The opening scene of Steven Spielberg’s cinemythic portrait of the sixteenth president features President Abraham Lincoln seated on a stage, half cloaked in darkness, and observing the Union forces he is sending into battle. It’s an apt metaphor for the man himself—both visible and obscure, inside the tempest yet somehow above the fray. Lincoln was released in early November, just in time to shape our discussions of January 1, 2013, the 150th anniversary of the Emancipation Proclamation. Yet with its themes of redemption and sacrifice, Spielberg’s film could seem less suited for an anniversary celebration than an annual one. Here is a vision of a lone man, tested by betrayal, besieged by enemies whom he regards without malice, a man who is killed for his convictions only to be resurrected as a moral exemplar. Spielberg’s Lincoln is perhaps less fitted to January 1st than it is to the holiday that precedes it by a week.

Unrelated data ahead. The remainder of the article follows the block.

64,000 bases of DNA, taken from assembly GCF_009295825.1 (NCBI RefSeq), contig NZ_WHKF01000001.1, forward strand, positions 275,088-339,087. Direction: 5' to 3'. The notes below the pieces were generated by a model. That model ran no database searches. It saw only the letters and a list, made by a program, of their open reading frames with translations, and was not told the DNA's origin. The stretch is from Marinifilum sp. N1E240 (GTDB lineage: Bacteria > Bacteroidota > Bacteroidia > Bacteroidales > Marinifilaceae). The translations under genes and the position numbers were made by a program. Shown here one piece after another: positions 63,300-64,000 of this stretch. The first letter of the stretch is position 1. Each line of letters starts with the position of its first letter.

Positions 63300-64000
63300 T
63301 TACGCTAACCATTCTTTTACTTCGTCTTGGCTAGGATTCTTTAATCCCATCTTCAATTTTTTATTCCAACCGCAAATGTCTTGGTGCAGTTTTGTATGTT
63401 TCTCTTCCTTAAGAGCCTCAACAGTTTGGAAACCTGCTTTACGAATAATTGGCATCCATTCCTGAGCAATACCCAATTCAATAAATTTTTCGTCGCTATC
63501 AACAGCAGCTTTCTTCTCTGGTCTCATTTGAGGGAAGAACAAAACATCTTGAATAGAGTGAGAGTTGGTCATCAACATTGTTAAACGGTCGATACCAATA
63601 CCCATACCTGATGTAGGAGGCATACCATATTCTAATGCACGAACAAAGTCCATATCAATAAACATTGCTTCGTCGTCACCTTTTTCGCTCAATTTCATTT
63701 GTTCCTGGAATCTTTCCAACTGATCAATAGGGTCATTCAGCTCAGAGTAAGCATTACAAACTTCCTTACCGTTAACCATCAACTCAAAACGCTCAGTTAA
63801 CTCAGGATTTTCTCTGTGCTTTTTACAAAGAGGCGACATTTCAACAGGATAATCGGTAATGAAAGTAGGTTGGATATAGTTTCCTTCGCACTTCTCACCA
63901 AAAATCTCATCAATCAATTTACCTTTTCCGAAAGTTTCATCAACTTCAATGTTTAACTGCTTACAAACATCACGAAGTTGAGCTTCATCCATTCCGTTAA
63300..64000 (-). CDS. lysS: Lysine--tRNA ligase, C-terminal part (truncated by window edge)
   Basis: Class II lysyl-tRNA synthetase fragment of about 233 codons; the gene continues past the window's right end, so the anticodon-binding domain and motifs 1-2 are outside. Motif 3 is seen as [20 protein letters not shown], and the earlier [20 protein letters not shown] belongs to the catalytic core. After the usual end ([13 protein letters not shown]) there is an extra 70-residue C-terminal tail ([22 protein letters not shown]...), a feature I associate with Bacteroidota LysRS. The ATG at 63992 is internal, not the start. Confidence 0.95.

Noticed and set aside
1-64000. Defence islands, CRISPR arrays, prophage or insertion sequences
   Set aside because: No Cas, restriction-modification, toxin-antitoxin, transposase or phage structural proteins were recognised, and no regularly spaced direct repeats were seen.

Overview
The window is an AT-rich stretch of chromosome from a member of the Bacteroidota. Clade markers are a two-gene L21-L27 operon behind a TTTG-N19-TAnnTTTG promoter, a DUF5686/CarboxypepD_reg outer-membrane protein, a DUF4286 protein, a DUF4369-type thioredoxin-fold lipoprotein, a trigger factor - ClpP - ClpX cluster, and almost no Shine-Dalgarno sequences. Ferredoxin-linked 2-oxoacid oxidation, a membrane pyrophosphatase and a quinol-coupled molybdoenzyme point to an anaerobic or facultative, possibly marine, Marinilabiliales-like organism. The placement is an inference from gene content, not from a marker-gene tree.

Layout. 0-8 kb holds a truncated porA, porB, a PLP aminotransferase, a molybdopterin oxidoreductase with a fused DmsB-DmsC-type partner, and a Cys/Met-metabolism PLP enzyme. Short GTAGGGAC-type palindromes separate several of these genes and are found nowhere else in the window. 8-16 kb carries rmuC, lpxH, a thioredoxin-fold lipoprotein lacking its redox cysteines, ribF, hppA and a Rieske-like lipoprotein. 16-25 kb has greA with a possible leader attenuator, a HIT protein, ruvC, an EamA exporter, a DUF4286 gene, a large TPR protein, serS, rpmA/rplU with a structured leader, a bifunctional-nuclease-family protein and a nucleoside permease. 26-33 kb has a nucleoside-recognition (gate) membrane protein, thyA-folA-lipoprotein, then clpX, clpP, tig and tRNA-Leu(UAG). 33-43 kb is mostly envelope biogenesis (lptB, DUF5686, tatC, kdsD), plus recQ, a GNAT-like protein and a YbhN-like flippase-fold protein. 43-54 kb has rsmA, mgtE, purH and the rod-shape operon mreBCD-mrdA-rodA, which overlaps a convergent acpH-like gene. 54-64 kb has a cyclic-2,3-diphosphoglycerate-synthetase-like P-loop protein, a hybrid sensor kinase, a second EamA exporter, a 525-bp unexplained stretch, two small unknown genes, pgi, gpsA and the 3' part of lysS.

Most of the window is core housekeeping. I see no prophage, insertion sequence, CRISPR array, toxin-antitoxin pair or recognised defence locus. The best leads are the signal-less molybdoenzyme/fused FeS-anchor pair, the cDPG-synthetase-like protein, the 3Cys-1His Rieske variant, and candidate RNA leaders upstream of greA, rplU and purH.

In fairness, this narrative of Lincoln’s Civil War, equal parts cavalry and Calvary, did not originate with Spielberg. The legend of the Great Emancipator began even as Lincoln lay dying in a boardinghouse across from Ford’s Theater that night in April 1865. (In the same way that JFK’s mythic standing as a civil rights stalwart was born at Dealey Plaza in November 1963.) In the wake of his assassination, Lincoln the controversial and beleaguered president was remade into Lincoln the Savior, an American Christ-figure who carried the nation’s sins. Pulling off this transformation, this historical alchemy, has required that we as a nation redact the messier parts of Lincoln’s story in favor of an untainted, morally unconflicted commander in chief who was untouched by the biases of the day and unyielding in his opposition to slavery. We have little use for tainted Christs. Through Lincoln the Union was “saved” in more than one sense of the word.